Christmas in the Faucette home was a magical time. Every corner of our home was dripping in homemade decorations, cookies were always freshly plated, and gifts surrounded our well ornamented tree. I can still feel the anticipation of running down the stairs on Christmas morning with such glee that I thought I was flying through the air. Christmas morning was the big kahuna. The Super Bowl of childhood.
What I didn’t know until I was much older was that Dad – Sid as you know him – never had these gleeful Christmas mornings. He didn’t start shaking the gifts weeks before Christmas to try to figure out what they were. His parents, no matter how much they were struggling, were brave enough to ask for help to give their kids a Christmas. In fact, someone often dropped by with that special donated gift on Christmas Eve knowing that little Sidney Lee shouldn’t wake up to nothing under the tree. Somehow, he always received exactly what he was wishing for. Unfortunately, my Mom, being the oldest sibling in the home, had to create Christmas for her siblings while her two parents struggled to control their drinking – especially during the holidays. Christmas for her family of 5 was whatever Mom created it to be with the money she earned babysitting throughout the year. She created her own version of Christmas magic.
For my parents, Christmas was nowhere close to the Super Bowl, the big kahuna. Christmas was a time of everyone around them taking note that Mom and Dad were in the category of the “have nots”– the people that the “haves” donated to or felt sorry for. It was in those lonely, cold winter moments that my parents vowed that their future children and any kids they could impact would never have a Christmas like they had. In the innocence of childhood six decades ago, they made that promise to themselves… to bless others as they had been blessed.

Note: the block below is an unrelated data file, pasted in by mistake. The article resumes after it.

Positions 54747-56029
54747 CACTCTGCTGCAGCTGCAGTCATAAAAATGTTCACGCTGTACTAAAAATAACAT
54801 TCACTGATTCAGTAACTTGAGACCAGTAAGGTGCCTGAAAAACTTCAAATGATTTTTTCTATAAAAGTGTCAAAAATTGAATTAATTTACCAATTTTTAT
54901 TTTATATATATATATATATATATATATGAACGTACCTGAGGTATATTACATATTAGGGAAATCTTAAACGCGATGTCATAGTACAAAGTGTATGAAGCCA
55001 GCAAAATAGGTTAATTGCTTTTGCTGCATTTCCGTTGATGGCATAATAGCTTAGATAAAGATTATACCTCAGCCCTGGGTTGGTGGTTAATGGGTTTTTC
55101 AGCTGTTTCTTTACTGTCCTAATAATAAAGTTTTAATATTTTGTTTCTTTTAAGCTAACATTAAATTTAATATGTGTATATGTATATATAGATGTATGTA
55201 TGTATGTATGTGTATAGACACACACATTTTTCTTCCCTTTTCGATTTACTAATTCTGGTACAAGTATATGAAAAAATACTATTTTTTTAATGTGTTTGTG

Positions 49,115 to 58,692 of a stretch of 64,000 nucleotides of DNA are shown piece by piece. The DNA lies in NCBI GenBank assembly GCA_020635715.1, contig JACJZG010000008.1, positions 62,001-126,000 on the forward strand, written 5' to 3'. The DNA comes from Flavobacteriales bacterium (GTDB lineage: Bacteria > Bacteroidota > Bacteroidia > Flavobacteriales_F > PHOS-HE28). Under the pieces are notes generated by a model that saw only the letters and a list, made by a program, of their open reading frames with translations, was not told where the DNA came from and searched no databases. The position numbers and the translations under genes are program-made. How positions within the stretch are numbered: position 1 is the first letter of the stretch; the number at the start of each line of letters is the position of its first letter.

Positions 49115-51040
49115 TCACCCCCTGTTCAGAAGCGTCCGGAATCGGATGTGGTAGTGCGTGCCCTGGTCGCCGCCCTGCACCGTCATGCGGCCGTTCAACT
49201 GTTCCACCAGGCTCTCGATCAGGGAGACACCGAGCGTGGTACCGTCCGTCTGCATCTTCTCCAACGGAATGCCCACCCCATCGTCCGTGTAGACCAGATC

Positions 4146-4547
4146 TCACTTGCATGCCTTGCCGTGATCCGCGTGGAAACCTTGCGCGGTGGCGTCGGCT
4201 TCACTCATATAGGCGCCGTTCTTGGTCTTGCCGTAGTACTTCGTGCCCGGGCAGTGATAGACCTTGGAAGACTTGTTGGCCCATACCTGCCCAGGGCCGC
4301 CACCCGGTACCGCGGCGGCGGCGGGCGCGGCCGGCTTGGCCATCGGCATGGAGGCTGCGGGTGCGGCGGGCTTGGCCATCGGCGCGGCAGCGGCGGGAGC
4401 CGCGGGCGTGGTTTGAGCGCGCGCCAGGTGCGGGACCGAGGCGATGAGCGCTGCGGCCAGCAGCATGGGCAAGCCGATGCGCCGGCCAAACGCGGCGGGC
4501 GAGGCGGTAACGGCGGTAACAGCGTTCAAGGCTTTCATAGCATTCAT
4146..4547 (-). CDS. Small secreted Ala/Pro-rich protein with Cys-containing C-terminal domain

This promise lives on today in the form of the Apple Project. In our family, we know that giving gifts brings more joy to us than receiving gifts. We also know that “to whom much is given, much is expected.” Simply put, we are blessed to be a blessing.
I feel like the Apple Project sometimes focuses on those who donate rather than on the stories of people who overcome tough circumstances day in and day out. The heroes of the Apple Project aren’t those who give money or really, those who receive gifts. The heroes of the Apple Project are those who tirelessly give their time, their energy, their love, and their passion to children so they, too, can have a better tomorrow and create a ripple effect of good for future generations.